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Publication numberUS20090025909 A1
Publication typeApplication
Application numberUS 11/828,294
Publication dateJan 29, 2009
Filing dateJul 25, 2007
Priority dateJul 25, 2007
Also published asUS7610948
Publication number11828294, 828294, US 2009/0025909 A1, US 2009/025909 A1, US 20090025909 A1, US 20090025909A1, US 2009025909 A1, US 2009025909A1, US-A1-20090025909, US-A1-2009025909, US2009/0025909A1, US2009/025909A1, US20090025909 A1, US20090025909A1, US2009025909 A1, US2009025909A1
InventorsTsung-Hsien Huang
Original AssigneeTsung-Hsien Huang
Export CitationBiBTeX, EndNote, RefMan
External Links: USPTO, USPTO Assignment, Espacenet
Cooler module
US 20090025909 A1
Abstract
A non-welding cooler module includes a heat sink formed of a stack of radiation fins, a base block tightly fitted into the bottom side of the heat sink, heat pipes tightly inserted through the radiation fins and partially fitted into respective bottom open grooves of the base block with a respective flat wall portion thereof kept in flush with the bottom wall of the base block, and a thermal pad affixed to the bottom wall of the base block to hold down the heat pipes in the bottom open grooves of the base block for transferring heat energy from an external electronic chip to the heat pipes and the heat sink for quick dissipation.
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Claims(14)
1. A cooler module, comprising a heat sink formed of a stack of radiation fins, a base block attached to said heat sink, a plurality of heat pipes tightly inserted through the radiation fins of said heat sink and closely attached to said base block, and a thermal pad fastened to said base block to hold down said heat pipes, wherein:
said base block is a metal block, having a top wall fitting one side of said heat sink, and a plurality of bottom open grooves formed on a bottom wall thereof;
said heat pipes each have a mounting part tightly fitted into said bottom open grooves of said base block and a flat wall portion formed on said mounting part and kept in flush with the bottom wall of said base block; and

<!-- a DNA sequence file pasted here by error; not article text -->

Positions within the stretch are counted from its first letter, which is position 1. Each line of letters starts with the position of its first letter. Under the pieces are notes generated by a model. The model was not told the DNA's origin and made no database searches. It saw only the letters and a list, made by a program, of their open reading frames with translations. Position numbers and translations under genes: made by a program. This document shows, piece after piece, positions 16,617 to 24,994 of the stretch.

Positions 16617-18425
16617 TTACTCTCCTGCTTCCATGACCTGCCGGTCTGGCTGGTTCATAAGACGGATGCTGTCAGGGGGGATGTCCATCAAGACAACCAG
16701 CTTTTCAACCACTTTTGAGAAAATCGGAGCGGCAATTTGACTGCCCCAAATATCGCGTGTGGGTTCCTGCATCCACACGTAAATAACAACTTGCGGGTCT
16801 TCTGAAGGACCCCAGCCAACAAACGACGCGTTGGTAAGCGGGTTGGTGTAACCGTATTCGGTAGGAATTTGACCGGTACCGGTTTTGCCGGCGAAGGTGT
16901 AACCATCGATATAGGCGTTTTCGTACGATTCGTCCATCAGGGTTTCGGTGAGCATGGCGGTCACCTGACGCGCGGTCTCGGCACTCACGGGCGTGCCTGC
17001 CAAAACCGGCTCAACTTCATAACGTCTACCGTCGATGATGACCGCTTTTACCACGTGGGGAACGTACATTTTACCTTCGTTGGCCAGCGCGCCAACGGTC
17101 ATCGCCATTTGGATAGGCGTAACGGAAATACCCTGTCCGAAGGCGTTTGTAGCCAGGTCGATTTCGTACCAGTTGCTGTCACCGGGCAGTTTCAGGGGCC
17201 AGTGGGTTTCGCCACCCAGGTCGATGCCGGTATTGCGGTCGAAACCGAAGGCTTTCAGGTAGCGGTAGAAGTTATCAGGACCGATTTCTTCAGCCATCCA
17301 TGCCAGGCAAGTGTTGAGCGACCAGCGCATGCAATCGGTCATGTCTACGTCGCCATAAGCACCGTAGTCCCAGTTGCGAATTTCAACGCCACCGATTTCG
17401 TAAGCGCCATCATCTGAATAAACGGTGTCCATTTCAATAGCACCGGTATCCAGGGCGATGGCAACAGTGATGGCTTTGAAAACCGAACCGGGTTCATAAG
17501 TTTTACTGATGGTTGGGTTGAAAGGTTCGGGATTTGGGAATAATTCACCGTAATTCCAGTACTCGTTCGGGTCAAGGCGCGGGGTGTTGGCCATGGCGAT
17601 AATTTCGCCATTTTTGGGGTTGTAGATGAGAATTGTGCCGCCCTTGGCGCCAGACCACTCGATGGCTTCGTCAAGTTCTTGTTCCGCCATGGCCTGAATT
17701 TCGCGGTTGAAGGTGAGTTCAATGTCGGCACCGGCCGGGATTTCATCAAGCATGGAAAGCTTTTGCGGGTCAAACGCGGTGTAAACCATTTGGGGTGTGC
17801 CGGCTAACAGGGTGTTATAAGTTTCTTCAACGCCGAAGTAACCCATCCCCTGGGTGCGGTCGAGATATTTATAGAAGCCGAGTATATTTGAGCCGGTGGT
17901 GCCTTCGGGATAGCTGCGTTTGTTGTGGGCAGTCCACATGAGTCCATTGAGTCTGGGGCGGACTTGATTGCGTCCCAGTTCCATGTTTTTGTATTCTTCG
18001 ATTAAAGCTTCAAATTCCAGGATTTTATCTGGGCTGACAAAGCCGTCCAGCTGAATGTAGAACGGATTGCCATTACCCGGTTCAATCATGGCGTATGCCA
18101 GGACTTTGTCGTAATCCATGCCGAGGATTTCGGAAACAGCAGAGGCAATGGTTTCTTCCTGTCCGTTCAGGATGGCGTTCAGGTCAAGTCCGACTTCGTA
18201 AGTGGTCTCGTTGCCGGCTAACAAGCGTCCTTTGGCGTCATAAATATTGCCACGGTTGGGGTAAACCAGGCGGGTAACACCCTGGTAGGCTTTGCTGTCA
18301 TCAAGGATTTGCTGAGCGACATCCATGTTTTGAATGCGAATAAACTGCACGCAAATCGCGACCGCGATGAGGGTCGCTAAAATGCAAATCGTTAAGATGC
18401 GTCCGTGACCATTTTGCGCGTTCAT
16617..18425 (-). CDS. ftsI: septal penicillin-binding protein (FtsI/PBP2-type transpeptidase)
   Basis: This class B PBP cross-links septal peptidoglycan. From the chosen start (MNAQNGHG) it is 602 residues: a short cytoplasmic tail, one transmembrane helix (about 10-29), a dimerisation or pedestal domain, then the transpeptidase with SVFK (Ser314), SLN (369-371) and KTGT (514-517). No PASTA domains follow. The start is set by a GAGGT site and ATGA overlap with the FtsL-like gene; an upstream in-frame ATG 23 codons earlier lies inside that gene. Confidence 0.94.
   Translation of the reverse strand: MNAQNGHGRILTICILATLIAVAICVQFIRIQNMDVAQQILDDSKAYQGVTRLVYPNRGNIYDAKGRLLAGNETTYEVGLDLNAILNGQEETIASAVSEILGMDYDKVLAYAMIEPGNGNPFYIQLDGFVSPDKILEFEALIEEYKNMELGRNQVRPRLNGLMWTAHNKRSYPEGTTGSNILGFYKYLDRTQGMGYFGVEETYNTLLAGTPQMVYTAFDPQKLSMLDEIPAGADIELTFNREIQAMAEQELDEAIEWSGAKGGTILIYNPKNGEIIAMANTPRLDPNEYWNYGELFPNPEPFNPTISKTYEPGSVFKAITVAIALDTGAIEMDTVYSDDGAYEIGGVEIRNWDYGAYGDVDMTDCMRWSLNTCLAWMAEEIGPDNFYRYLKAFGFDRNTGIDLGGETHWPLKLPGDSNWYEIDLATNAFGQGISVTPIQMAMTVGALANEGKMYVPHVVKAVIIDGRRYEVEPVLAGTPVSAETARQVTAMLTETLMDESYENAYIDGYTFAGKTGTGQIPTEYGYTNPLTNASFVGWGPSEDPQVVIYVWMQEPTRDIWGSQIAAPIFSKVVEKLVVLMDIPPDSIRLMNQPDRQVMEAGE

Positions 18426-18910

said thermal pad is a thin sheet of metal fixedly fastened to the bottom wall of said base block to hold down said heat pipes in said bottom open grooves and kept in close contact with the bottom wall of said base block.
2. The cooler module as claimed in claim 1, wherein said radiation fins of said heat sink each have a bottom notch fitting over the top wall of said base block.
3. The cooler module as claimed in claim 1, wherein the mounting part of each of said heat pipes is an extension arm disposed at one end of the respective heat pipe.
4. The cooler module as claimed in claim 1, wherein the mounting part of each of said heat pipes is a U-turn.
5. The cooler module as claimed in claim 1, wherein said base block is made out of copper or aluminum.
6. The cooler module as claimed in claim 1, wherein said base block comprises a plurality of clamping ribs respectively extending along two opposite sides of each of said bottom open grooves.
7. The cooler module as claimed in claim 6, wherein said clamping ribs of said base block each have a longitudinal cut.
8. The cooler module as claimed in claim 1, wherein said thermal pad is made out of copper.
9. The cooler module as claimed in claim 1, wherein said thermal pad is affixed to the bottom wall of said base block by means of riveting or compression-bonding.
10. The cooler module as claimed in claim 1, wherein said base block is extruded from aluminum, having a plurality of upright fins perpendicularly protruded from the top wall.
11. The cooler module as claimed in claim 10, wherein said base block has a longitudinal cut in each of two distal ends of each of said bottom open grooves.
12. The cooler module as claimed in claim 11, wherein said clamping ribs of said base block each have a longitudinal cut.